Ultrafast lasers create new phase of carbon

Conversion of abundant, common carbon into bulk diamond is typically accomplished through volcanic action or laboratory environments at very high temperatures and pressures, while diamond thin films require chemical vapor deposition (CVD) processes at moderate temperatures in the presence of hydrogen.

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Conversion of abundant, common carbon into bulk diamond is typically accomplished through volcanic action or laboratory environments at very high temperatures and pressures, while diamond thin films require chemical vapor deposition (CVD) processes at moderate temperatures in the presence of hydrogen. But an alternate method from researchers at North Carolina State University (Raleigh, NC) converts amorphous carbon films to a new state of carbon called Q-carbon through irradiation with a 193 nm argon fluoride (ArF) excimer laser pulse, with photon energy of 6 eV and pulse duration of 20 ns.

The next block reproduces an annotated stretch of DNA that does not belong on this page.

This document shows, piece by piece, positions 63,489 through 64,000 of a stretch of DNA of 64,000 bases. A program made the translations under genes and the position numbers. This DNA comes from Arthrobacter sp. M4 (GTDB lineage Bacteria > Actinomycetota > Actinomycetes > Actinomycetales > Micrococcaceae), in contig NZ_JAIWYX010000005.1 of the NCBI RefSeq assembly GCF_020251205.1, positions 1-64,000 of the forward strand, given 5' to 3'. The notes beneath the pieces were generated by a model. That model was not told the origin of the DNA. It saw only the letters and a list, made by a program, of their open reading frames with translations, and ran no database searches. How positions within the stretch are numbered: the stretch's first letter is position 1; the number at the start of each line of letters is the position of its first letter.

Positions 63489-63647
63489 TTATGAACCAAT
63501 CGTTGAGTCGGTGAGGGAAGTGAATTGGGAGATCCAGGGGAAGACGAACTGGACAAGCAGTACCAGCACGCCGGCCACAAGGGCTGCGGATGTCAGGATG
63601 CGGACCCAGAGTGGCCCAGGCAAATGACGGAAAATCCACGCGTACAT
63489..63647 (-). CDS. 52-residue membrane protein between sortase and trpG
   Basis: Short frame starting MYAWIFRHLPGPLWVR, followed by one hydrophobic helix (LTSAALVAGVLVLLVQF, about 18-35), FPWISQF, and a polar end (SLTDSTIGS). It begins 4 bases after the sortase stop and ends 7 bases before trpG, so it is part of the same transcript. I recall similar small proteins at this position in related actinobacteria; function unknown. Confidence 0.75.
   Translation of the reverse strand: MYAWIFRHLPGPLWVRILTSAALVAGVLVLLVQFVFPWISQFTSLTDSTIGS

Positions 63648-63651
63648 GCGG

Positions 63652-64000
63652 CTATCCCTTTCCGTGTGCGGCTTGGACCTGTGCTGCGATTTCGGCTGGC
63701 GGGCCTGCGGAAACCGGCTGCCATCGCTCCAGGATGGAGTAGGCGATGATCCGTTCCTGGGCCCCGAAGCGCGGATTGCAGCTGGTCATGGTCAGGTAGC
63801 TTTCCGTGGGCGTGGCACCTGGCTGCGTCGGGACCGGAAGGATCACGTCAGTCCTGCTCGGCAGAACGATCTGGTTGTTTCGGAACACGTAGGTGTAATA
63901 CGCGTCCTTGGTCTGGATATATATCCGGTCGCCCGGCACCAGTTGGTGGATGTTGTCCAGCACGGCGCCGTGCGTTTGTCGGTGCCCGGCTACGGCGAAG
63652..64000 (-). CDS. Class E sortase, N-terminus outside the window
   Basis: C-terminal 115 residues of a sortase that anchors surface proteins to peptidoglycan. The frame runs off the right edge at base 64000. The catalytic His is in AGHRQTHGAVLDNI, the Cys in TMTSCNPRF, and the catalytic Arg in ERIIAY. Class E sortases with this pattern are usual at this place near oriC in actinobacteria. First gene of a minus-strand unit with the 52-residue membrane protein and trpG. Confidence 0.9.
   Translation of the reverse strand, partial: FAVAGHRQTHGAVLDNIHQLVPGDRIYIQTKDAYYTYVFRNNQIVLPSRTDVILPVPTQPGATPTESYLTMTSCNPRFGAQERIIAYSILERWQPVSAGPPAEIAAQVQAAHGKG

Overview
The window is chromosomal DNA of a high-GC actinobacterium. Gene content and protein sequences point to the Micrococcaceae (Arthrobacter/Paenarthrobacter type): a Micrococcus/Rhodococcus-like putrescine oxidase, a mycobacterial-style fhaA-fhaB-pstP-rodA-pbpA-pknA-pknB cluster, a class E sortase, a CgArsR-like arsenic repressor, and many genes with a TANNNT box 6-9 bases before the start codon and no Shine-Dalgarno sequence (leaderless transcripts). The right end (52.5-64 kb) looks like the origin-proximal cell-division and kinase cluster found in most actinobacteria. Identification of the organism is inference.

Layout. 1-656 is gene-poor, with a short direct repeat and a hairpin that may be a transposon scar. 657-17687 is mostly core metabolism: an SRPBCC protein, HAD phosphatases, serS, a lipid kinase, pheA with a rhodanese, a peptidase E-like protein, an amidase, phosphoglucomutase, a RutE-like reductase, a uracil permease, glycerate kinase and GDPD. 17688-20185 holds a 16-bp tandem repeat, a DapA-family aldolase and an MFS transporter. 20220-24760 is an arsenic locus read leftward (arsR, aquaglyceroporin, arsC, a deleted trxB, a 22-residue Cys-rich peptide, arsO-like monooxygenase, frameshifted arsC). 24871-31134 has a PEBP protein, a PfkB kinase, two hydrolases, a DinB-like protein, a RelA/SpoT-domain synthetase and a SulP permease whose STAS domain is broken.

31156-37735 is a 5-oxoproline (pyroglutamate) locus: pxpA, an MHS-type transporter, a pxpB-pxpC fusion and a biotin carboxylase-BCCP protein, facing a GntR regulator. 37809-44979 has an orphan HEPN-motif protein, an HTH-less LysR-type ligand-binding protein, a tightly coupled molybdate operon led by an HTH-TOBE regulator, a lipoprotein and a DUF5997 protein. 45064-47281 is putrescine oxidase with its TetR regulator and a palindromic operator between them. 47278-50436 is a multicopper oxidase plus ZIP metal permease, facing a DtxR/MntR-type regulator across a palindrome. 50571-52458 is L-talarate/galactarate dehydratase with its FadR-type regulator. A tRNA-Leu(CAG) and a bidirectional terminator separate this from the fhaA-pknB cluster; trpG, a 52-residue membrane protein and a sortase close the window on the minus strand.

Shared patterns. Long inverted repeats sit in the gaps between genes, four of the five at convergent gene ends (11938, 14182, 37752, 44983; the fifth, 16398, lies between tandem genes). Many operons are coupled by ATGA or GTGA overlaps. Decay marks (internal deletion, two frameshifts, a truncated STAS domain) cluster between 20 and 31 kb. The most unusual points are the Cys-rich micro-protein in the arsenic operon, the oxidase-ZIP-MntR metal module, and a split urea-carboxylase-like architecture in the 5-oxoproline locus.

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After illumination with 0.6 J/cm2 pulses from the laser, a variety of different diamond forms is possible depending upon exposure times and pulse frequency, including nanodiamonds, microdiamonds, mixtures of nano- and microdiamonds, and large-area single-crystal diamond thin films on metal/semiconducting epitaxial substrates. Using this nanosecond pulsed laser melting approach, the researchers can also create nano- and microneedle diamonds for biomedical applications. The Q-carbon forms are not only fabricated at ambient temperatures without catalysts or gases, but also have unique chemical properties such as room-temperature ferromagnetism and enhanced hardness, field emission, and electrical conductivity. Reference: J. Narayan and A. Bhaumik, J. Appl. Phys., 118, 21, 215303 (Dec. 2015).

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